To this day, some folks wonder why we celebrate our independence from Great Britain on July 4.
As you likely know, the Continental Congress voted for independence on July 2, 1776. But the declaration wasn’t approved until July 4.
Fifty-six men signed the declaration including Benjamin Franklin, the oldest at age 70, and Edward Rutledge of South Carolina who was the youngest at 26.
In then-honorable fashion, future president George Washington celebrated the second anniversary of the signing by providing his troops with double rations of rum.
In 1781, Massachusetts became the first state to make July Fourth of July a state holiday. In 1785, the first public celebration was marked at Bristol, Rhode Island. In 1804, Meriwether Lewis and William Clark staged the first Fourth of July celebration west of the Mississippi River by firing cannon and ordering an extra ration of whiskey for the men as their expedition headed westward. Festivities gained wider acceptance after the war of 1812.
In 1941, Congress declared Independence Day a federal legal holiday.
Although many presidents make passionate speeches about the Fourth of July, none struck into the pride of Americans more than Franklin D. Roosevelt’s address from his home in Hyde Park, New York, on July 4, 1941. He warned Americans who wish not to get involved in the war that “the United States will never survive as a happy and fertile oasis of liberty surrounded by a cruel desert of dictatorship.”
The Fourth has also been used to fight inequities. Consider the brilliant words of abolitionist Frederick Douglass who addressed the hypocrisy of slavery to a white audience with these words, “This Fourth July is yours, not mine. You may rejoice, I must mourn. To drag a man in fetters into the grand illuminated temple of liberty, and call upon him to join you in joyous anthems, were inhuman mockery and sacrilegious irony. Do you mean, citizens, to mock me, by asking me to speak today?”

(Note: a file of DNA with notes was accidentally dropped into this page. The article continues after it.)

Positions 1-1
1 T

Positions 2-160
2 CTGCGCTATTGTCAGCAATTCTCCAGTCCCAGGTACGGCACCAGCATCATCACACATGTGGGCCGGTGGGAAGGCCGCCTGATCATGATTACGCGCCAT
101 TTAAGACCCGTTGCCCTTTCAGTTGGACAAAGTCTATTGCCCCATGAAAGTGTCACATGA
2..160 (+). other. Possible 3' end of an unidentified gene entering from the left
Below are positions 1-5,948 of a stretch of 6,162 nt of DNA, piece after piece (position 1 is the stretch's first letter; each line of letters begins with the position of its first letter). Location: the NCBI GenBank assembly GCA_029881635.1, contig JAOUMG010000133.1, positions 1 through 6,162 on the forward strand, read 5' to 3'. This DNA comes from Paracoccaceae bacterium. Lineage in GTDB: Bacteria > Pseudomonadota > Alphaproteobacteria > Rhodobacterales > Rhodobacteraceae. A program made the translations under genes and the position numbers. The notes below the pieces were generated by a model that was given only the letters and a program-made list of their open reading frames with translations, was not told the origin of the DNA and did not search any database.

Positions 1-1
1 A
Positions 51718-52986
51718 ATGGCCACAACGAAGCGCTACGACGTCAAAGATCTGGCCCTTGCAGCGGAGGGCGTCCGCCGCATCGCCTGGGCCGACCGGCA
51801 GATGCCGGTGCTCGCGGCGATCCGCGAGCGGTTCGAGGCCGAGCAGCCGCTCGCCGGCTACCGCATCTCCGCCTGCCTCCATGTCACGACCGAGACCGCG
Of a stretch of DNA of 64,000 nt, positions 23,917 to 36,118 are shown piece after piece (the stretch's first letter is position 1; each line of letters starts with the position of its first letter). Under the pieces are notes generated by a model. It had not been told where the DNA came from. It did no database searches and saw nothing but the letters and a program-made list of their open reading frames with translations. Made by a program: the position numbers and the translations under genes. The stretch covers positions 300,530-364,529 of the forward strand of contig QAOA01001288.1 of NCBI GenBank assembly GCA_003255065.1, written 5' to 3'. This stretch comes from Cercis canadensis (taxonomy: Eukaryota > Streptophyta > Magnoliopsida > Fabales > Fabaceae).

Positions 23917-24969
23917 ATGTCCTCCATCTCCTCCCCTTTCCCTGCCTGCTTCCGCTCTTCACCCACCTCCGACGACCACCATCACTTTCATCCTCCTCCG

Today, there are still inequalities to address in this country, whether gender, race, sexuality or poverty. There are still wars faced by Americans. There are also great freedoms to celebrate, defined every day by honorable men and women.
The Fourth of July is more than fireworks and barbecue; more than waving a sparkler to some vague notion of independence.
To truly celebrate this day, we can all refresh ourselves on our U.S. history lessons of the past. Then try to adapt the initial intent of our forefathers who sought an independent nation free of tyranny. Americans are still free. Celebrate the glorious history of this day and pray that it continues forever.